Whamit!

The Weekly Newsletter of MIT Linguistics

Semantics Talks 6/5 - Matthijs Westera and Ayaka Sugawara

Date/Time: Wednesday, Jun 5, 3pm
Location: 32-D461

Speaker: Matthijs Westera (University of Amsterdam)
Title: A pragmatics-driven theory of intonational meaning

I present a compositional semantics for Dutch(/English/German) intonation that crucially treats high phrase accents/boundary tones as signalling conversational maxim violations. Together with Attentive Pragmatics – a set of maxims I proposed earlier for an account of exhaustivity implicatures – this simple assumption is shown to yield very fine-grained and, it seems, accurate semantic/pragmatic predictions for various contours, e.g., that contrastive topic must scope over focus, that fall-rise indicates uncertain relevance or incredulity, and how this all interacts with context. I argue that the assumed intonational meanings are non-arbitrary, suggesting a universal tendency, at least in non-tonal languages, towards an intonational semantics along these lines. Finally, the apparent semanticization of the maxims invites reflection on their status in linguistic theory.

Speaker: Ayaka Sugawara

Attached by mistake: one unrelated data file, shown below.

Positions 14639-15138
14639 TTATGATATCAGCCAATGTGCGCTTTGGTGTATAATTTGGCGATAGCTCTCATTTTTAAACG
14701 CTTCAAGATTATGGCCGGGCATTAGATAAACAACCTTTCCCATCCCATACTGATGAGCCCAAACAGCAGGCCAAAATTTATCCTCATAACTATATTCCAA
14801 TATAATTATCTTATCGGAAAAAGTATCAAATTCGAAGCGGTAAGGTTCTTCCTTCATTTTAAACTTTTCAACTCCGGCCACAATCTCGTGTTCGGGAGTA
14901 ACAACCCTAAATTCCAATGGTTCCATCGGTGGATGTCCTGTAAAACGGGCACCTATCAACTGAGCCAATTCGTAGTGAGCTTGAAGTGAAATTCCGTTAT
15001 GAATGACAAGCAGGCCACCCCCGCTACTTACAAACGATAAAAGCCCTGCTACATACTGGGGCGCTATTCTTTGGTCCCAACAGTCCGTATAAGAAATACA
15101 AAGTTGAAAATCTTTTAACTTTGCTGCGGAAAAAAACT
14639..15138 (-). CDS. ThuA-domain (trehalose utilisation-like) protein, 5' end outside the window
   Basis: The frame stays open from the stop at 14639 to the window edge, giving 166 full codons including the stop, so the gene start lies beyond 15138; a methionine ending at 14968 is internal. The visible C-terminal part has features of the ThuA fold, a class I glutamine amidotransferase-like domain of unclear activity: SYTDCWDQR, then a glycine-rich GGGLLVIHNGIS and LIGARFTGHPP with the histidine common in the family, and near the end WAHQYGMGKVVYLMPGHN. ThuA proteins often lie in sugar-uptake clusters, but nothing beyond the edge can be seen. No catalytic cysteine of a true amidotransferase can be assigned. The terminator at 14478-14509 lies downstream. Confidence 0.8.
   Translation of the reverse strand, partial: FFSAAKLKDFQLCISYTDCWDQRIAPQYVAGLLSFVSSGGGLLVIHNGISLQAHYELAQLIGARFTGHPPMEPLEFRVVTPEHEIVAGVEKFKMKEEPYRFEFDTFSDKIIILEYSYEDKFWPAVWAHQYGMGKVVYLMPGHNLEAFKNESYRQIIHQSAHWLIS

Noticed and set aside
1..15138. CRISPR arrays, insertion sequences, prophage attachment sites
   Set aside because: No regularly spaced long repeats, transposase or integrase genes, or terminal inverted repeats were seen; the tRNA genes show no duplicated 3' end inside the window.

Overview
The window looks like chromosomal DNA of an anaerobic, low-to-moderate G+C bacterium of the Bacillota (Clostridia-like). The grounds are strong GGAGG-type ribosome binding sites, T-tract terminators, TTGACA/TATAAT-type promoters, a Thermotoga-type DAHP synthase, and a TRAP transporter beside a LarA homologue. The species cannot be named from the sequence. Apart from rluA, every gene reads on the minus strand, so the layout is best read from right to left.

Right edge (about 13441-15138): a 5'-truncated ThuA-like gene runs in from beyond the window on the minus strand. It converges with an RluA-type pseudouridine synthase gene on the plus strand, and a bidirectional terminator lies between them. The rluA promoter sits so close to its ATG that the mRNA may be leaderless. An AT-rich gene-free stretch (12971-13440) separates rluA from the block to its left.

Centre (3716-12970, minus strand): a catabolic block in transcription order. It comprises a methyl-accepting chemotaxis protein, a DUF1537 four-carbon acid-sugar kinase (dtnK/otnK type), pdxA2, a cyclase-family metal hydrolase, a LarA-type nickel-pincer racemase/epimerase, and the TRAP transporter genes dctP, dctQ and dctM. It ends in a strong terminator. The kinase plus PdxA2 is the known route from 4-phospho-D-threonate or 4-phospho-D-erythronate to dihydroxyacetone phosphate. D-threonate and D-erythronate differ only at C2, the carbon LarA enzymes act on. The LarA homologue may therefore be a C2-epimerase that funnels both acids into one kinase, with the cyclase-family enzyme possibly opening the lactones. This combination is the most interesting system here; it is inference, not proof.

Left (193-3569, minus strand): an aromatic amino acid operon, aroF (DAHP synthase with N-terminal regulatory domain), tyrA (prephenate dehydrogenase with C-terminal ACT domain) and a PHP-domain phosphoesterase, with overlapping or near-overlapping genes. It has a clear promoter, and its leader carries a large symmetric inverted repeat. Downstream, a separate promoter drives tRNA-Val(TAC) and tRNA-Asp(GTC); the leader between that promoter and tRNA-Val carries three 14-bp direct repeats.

Title: Covered Box Task to investigate acquisition of scopally ambiguous sentences: evidence from scrambled sentence in Japanese

(Practice talk for FAJL; joint work with Ken Wexler.)

A major open question in the theory of language acquisition is why children speaking English seem to have difficulty interpreting inverse scope of negation and a universal subject quantifier. Our results contribute both to the solution to this puzzle and provide evidence for particular approaches to the A-movement of Japanese and the theory of contrastive topic. We will argue that children have difficulty with at least some forms of reconstruction and alternative comparison which takes place at LF, but do not have a problem with interpreting a particular logical form generated by syntax.

We conducted two experiments in Japanese with Japanese-speaking children. Our first experiment shows that children accept the not>all reading of scrambled sentences, where the not>all reading is supported by the syntax

Our second experiment shows that children completely fail to get the unambiguous not>all reading of Contrastive Topic sentences, where not>all reading is derived at LF. The difficulty seems to be related to the same type of “alternatives comparison” difficulty that is the major explanation of children’s difficulties with scalar implicatures.

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